Local blues veteran, David Deacon, unveiled his latest album at the fabled Rivoli Toronto last week. He previewed a handful of songs from Good Day Good Night, his fifth studio album and second this year, in a showcase lasting about 30 minutes. Deacon's gravelly, deep voice (think later Leonard Cohen or Tom Waits) was joined by vocalist Renee Rowe and guitarist Andy Ryan, who also co-wrote four songs off the new album. Both did admirable jobs accompanying Deacon on blues, rock and even reggae-tinged numbers such as Little More Light and Moments of Joy.

Deacon's vocal delivery is more spoken than sung, but that suits the material and the styles of the new album. This vocal approach goes for both his live performance as well as recorded album. Overall at the Rivoli, Deacon and his mates delivered an enjoyable performance of original numbers, though performed to a pre-recorded drums and bass track. I would've performed a full live band. The live songs themselves were more rock than traditional blues, reflecting the material on Good Day Good Night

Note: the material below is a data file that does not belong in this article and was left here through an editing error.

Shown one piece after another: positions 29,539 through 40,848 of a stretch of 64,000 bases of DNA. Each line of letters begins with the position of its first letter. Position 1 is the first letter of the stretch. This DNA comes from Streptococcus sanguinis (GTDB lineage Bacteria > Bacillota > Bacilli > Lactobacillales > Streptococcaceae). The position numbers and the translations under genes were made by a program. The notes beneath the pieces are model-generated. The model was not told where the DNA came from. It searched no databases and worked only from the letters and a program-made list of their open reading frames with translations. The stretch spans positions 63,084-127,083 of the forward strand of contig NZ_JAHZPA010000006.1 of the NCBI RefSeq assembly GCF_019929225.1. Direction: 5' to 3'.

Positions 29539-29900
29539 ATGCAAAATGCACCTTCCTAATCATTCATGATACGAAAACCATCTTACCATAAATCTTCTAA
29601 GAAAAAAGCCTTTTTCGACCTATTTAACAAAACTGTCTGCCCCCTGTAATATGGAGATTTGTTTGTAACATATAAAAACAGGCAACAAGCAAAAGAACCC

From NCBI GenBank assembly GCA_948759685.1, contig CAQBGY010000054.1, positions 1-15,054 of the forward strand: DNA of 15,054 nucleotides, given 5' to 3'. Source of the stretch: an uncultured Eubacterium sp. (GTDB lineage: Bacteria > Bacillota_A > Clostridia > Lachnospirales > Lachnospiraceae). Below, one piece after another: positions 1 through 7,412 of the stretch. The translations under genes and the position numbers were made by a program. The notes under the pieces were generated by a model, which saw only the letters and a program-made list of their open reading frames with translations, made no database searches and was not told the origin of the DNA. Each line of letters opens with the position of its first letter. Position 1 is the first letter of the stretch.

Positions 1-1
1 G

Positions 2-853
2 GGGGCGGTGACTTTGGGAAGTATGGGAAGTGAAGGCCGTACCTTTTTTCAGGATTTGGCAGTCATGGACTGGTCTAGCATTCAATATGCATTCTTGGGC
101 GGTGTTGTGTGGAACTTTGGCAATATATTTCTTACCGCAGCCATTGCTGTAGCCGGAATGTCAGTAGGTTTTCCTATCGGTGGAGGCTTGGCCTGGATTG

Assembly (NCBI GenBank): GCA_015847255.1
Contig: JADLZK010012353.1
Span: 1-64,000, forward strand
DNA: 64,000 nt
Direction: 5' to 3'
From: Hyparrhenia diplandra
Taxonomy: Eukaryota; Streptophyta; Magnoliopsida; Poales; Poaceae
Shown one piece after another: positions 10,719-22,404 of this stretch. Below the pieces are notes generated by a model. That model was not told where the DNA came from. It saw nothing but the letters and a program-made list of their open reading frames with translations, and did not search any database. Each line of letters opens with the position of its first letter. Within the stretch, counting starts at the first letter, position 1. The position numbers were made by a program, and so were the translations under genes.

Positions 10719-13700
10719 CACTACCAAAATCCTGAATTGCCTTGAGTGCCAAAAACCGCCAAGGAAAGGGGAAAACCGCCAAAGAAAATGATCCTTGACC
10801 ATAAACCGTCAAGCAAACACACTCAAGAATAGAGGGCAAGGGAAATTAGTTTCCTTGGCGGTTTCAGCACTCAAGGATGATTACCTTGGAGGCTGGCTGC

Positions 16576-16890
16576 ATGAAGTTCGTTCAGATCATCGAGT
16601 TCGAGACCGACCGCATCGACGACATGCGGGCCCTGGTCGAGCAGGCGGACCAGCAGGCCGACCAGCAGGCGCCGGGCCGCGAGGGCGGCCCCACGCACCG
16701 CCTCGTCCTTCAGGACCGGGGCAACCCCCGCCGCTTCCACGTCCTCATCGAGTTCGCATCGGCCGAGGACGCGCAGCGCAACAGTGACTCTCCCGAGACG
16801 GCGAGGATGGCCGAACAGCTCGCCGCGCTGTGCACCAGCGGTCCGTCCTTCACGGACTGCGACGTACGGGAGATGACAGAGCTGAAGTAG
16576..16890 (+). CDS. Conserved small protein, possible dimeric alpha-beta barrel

The album features seven original compositions plus a cover of Bob Dylan's Knockin' On Heaven's Door (dedicated to the people of Ukraine). Stand-outs include the gospel-flavoured And They All Sang  and Along The Penthouse Electric Attic Blues, a gritty Chicago blues featuring a fine harmonica, but the song mysteriously fades out just when it begins to cook. Another misstep is the intrusive spoken introduction to Knockin' On Heaven's Door.

Thursday, September 28, 2023

film review: Carlos

Directed by Rudy Valdez

ChinoKino score: B-

Review by Allan Tong

Though directed by Rudy Valdez, Carlos is really Carlos Santana's film. The legendary Mexican-American guitarist authorized this (auto)biodoc and has stated he had final cut. He selected what parts of his extensive career he wished to reveal and conceal. The end result is a mixed bag, a documentary that's thrilling at times, plodding at others, though strung together by amazing music.